Outlander's Tobais Menzies on Playing One of the Most Disturbed Men on Television

Kate Hahn
Ed Miller/© 2014 Sony Pictures Television

Outlander's Tobias Menzies and Caitriona Balfe

Outlander author Diana Gabaldon has called ruthless English army captain Black Jack Randall "an equal opportunity sadist." The twisted Brit has tried to rape Claire Randall (Caitriona Balfe) more than once and nearly whipped her husband Jamie Fraser (Sam Heughan) to death. In the first-season finale, Black Jack (Tobias Menzies) gets even darker. We asked Menzies what it's like to play the most deeply disturbed man on television.

Did you hesitate to take this role, considering Jack's escalating brutality?

I like my drama to have plenty of darkness. All really great stories have good villains.

Did you come up with a backstory to help you play Jack?

I did research into what it was like to be a soldier during the Jacobite conflict in Scotland. There's always the danger of being a cliché villain. Rooting it as much as you can in real history can help you to avoid that pitfall.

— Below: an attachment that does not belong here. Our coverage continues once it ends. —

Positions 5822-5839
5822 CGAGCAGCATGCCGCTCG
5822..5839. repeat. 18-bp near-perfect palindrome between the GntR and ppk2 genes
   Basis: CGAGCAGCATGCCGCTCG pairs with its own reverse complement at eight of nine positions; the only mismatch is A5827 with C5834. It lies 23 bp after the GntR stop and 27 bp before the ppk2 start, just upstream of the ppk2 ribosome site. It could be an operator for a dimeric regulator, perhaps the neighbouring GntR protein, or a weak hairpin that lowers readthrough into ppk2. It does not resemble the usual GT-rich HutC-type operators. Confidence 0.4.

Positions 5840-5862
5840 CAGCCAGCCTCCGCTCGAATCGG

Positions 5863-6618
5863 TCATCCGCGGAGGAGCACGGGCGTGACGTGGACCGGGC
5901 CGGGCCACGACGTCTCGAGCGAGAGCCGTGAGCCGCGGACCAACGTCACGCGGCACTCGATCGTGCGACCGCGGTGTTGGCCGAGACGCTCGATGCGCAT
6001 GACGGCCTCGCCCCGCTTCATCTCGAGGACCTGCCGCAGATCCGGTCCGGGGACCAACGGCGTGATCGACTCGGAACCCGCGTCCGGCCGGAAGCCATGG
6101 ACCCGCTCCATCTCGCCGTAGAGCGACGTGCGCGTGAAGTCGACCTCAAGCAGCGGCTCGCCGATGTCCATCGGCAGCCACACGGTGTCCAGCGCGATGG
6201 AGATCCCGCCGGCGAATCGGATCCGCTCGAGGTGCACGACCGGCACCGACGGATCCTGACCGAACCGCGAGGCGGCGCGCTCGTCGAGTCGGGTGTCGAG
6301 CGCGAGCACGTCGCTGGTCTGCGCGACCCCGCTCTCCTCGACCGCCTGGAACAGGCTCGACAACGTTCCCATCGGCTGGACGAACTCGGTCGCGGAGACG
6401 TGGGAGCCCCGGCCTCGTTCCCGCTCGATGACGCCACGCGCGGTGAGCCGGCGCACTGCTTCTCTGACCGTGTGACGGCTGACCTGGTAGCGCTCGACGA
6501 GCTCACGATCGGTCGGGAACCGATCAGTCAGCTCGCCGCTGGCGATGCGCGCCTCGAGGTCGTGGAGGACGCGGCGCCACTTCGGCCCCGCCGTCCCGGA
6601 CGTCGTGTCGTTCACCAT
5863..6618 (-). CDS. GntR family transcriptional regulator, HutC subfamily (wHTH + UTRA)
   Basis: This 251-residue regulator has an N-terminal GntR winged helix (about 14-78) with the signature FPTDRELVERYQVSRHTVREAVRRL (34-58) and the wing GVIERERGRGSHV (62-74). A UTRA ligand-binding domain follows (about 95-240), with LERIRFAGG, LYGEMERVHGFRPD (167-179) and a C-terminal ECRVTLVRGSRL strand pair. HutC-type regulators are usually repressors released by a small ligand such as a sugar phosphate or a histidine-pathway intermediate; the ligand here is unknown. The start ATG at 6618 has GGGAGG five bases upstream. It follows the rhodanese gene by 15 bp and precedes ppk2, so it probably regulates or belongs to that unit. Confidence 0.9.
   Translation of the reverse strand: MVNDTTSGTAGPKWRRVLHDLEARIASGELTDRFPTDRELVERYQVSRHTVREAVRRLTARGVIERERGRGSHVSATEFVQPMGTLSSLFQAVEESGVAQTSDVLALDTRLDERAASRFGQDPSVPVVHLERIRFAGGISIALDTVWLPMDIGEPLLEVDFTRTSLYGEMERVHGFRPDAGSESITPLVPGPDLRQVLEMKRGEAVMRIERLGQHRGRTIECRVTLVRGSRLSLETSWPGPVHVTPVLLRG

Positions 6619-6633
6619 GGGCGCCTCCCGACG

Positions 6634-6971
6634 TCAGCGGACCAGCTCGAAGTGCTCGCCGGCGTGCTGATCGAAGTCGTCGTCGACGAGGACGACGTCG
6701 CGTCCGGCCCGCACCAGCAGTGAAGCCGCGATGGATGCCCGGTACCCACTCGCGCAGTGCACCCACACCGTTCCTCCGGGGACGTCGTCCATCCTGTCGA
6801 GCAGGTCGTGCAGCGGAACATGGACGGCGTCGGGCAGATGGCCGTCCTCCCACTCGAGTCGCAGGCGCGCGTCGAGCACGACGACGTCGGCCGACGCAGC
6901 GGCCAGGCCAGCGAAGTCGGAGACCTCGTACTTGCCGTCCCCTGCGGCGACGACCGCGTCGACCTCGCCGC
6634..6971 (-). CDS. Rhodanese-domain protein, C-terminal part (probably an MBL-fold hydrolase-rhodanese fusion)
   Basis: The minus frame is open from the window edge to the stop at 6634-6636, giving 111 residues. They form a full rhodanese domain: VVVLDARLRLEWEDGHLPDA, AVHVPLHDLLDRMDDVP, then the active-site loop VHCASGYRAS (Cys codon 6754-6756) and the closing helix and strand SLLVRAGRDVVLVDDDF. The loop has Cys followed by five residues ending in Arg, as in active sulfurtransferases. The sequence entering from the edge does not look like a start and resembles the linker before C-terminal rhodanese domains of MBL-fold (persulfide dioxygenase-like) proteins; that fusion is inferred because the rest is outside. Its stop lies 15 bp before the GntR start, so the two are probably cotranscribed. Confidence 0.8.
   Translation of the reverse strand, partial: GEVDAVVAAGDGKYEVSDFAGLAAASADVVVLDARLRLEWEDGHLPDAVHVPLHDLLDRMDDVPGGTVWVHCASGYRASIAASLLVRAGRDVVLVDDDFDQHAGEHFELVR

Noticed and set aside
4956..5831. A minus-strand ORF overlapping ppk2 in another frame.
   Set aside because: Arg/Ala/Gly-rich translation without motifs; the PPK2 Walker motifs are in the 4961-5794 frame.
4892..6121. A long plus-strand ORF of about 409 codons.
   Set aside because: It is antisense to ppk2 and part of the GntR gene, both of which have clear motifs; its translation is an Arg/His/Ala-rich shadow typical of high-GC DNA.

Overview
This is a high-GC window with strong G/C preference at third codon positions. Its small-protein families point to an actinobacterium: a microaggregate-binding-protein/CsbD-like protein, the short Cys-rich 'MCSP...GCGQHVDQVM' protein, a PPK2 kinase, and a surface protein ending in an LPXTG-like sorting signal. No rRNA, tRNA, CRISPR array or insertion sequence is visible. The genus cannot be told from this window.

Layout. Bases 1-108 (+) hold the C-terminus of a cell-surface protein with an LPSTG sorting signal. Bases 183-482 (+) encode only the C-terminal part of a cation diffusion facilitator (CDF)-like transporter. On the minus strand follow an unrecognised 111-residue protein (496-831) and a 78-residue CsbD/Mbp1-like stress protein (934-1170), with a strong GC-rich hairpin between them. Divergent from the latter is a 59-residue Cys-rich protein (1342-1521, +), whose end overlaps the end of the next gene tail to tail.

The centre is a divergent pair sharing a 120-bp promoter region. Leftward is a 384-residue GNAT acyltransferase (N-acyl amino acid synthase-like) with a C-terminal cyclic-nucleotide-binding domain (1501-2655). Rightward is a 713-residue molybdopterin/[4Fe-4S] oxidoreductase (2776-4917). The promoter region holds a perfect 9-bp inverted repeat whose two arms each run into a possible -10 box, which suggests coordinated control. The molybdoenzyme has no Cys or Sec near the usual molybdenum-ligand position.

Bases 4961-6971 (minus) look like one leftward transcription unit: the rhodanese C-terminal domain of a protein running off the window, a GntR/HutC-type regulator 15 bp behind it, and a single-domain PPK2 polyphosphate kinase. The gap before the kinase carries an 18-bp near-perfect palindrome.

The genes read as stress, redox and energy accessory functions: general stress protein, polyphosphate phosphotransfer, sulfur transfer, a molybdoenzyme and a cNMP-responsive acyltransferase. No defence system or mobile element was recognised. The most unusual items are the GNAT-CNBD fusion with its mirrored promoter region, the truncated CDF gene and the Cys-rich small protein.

In an earlier episode, Jack tries to rape Jamie's sister, Jenny (Laura Donnelly), a scene that required full-frontal nudity. Were you nervous about being so exposed?

As long as it feels right for the story, respectful, and not gratuitous, I don't have a problem with it. I'm old and hairy! I know what I look like, and I'm OK with it. But as a guy, there's just less body fascism than women have to deal with. It would have felt odd to duck [the nudity].

Can you offer any insight into Jack?

Jack is amoral rather than immoral. He enjoys the chess game, the battle between the characters, in whatever guise that comes in. It's not like he's interested in rape. He is interested in people's pain levels and their boundaries.

You also play Frank Randall, the husband Claire left behind in 1945 and the polar opposite of Black Jack. Will we see him in Season 2?

Yes. Frank's very restrained, very buttoned-up, very of the period, but there is plenty going on underneath that facade. The more glimpses we get of that, the better the drama, and there will be plenty more with Frank's reappearance in Season 2.

What was it like for you and Sam Heughan to shoot the intense finale (which airs May 30)?

Rehearsal was mainly quite technical stuff about how we could shoot the violence, the choreography of it, to make sure it was safe. Sam and I didn't hang out a huge amount while we were shooting. We kept to ourselves, not in an unfriendly way, but to keep our powder dry. We let it all happen in front of the camera.

Outlander, Saturdays, 9/8c, Starz